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Explain xkcd: It's 'cause you're dumb.
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I honestly didn't think you could even USE emoji in variable names. Or that there were so many different crying ones.
Title text: I honestly didn't think you could even USE emoji in variable names. Or that there were so many different crying ones.

Explanation

Ambox notice.png This explanation may be incomplete or incorrect: Needs fine-tuning and explaining of Ponytail's three comments

Ponytail is about to look at some source code Cueball has written, and he is warning her that he is self-taught so his code probably won't be written the way she is used to. Although few programming languages require a perfectly rigid style so long as the code is syntactically accurate, most programmers follow some sort of style to make the code easier to read. This includes indenting lines to show levels and using descriptive variable identifiers with CamelCase (or camelCase) or snake_case capitalization (capitalizing each word except for the first, and separating lowercase words with underscores, respectively). In spite of Ponytail's initial (polite) optimism, she comments in three increasingly harsh and absurd similes. Firstly, she suggests that reading his code is like being in a house built by an unskilled child, using a small axe to put together what he thought was a house based on a picture. Secondly, she suggests that it looks like a salad recipe, written by a corporate lawyer (who are notoriously difficult to understand), on a phone with autocorrect that only corrected things to formulas from Microsoft Excel (which are notoriously complicated). Thirdly, she suggests that it is a transcript of the dialogue of couple arguing at IKEA (a world-wide chain of furniture stores which feature large, maze-like showrooms as well as a large warehouse area where you can pick up the furniture you want to buy in flat, some-assembly-required packaging; especially on weekends when many people crowd in to a store, they can be stress-inducing places), the transcript of which was then randomly edited until the computer compiled it with no errors. Finally, Cueball surrenders and makes the rather weak assurance that he will read “a style guide”.

A common technique for self-taught programmers is to follow and adapt tutorials, and to find examples of similar problems being solved and try to copy the code. This can (but doesn't always) lead to code that is hard to follow or otherwise "messy" as various different pieces of code are jury-rigged together and tinkered with until they seem to work. Once a piece of code is working, it is usually considered too hard to go back and rewrite it to be cleaner or clearer, also at the risk of breaking something that has been working. This practice is known as refactoring and code projects that incorporate cycles of refactoring tend to be easier to read and maintain than those that don't.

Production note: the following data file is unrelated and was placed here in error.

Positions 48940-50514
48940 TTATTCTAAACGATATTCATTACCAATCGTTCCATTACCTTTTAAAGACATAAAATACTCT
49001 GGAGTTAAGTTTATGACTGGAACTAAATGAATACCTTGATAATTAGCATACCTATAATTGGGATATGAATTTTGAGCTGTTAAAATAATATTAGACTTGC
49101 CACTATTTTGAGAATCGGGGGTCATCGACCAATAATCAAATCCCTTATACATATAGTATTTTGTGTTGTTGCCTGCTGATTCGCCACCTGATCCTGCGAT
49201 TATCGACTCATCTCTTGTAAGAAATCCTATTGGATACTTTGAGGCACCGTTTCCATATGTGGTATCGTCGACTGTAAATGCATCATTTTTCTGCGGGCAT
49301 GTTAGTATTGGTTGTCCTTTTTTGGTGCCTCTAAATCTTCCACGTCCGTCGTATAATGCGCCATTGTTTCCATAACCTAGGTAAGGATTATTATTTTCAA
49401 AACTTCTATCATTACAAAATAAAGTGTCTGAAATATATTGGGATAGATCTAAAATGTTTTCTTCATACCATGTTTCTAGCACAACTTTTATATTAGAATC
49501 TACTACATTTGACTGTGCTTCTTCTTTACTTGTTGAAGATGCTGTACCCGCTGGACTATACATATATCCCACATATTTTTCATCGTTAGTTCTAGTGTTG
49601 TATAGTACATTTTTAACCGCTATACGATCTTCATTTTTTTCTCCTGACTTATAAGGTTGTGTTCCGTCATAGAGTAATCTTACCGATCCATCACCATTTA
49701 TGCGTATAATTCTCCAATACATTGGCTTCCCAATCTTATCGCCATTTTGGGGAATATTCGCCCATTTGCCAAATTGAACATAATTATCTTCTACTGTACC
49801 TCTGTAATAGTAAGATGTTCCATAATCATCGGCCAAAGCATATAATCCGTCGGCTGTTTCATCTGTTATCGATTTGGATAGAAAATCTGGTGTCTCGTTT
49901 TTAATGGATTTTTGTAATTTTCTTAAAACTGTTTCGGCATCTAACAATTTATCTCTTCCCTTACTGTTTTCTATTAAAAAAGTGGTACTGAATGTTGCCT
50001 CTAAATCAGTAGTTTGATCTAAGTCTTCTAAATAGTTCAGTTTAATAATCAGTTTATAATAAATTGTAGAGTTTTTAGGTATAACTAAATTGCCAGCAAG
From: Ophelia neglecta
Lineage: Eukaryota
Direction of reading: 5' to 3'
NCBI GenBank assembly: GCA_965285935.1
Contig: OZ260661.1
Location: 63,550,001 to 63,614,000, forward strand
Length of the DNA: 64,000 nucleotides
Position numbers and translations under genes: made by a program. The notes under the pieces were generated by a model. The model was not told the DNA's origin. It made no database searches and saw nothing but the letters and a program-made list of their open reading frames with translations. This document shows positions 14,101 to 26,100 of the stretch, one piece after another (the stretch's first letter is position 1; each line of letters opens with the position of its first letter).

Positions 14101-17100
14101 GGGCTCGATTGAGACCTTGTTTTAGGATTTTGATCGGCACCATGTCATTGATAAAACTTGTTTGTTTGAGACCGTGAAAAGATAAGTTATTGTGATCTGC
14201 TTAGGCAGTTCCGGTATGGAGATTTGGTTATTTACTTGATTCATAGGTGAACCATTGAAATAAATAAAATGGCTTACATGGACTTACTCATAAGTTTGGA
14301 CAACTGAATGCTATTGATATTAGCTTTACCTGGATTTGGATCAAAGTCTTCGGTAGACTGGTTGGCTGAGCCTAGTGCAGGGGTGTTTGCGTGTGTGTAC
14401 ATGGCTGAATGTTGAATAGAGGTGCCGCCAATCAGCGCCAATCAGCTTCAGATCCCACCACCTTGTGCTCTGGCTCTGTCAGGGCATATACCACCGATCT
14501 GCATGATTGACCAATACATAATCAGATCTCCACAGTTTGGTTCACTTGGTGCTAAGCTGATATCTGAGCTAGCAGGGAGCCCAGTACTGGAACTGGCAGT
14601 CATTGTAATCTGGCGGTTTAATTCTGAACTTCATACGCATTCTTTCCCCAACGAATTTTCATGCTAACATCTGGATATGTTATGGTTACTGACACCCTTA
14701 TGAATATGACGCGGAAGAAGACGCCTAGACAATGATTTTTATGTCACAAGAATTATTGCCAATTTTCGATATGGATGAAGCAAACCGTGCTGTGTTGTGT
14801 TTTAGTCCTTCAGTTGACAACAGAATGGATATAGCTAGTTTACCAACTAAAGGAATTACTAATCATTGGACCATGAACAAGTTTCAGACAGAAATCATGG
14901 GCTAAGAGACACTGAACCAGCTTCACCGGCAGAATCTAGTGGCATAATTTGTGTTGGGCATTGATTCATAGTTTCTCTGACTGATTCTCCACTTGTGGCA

The title text refers to emoji, or "smiley faces". They exist in Unicode, or can be simulated using ASCII characters. Many languages will allow variable names to include underscores, so a variety of sad face ASCII emoji will be legal variable names, such as T_T, p_q, ioi etc. Progressively more possible crying-face emoji are possible if variables can include UTF-8 characters or full Unicode. To this end, Ponytail is implying that at least a portion of, and possibly most or all of Cueball's variables were emoji variables.

In the realm of Unicode, there are many crying emojis, as the comic states (e.g. 😢,😭,😂,😿,😹) In most programming languages it would be impossible to use them in variable names, as the symbols would break the language's syntax rules. Notable exceptions to this are Go and Swift, Apple's new programming language, in which the code can understand and use emojis in variables. Java, as another example, allows unicode characters in variable names as long as they are letter, numeric, combining or non-formatting marks. (See [1] and [2]). Also, some C++ compilers support foreign Unicode characters and can have emoji in that manner.

Transcript

[Cueball showing Ponytail his laptop]
Cueball: Keep in mind that I'm self-taught, so my code may be a little messy.
Ponytail: Lemme see - I'm sure it's fine.
[Ponytail sits at desk]
Ponytail: ...Wow. This is like being in a house built by a child using nothing but a hatchet and a picture of a house.
Ponytail: It's like a salad recipe written by a corporate lawyer using a phone autocorrect that only knew Excel formulas.
Ponytail: It's like someone took a transcript of a couple arguing at IKEA and made random edits until it compiled without errors.
Cueball: Okay, I'll read a style guide.

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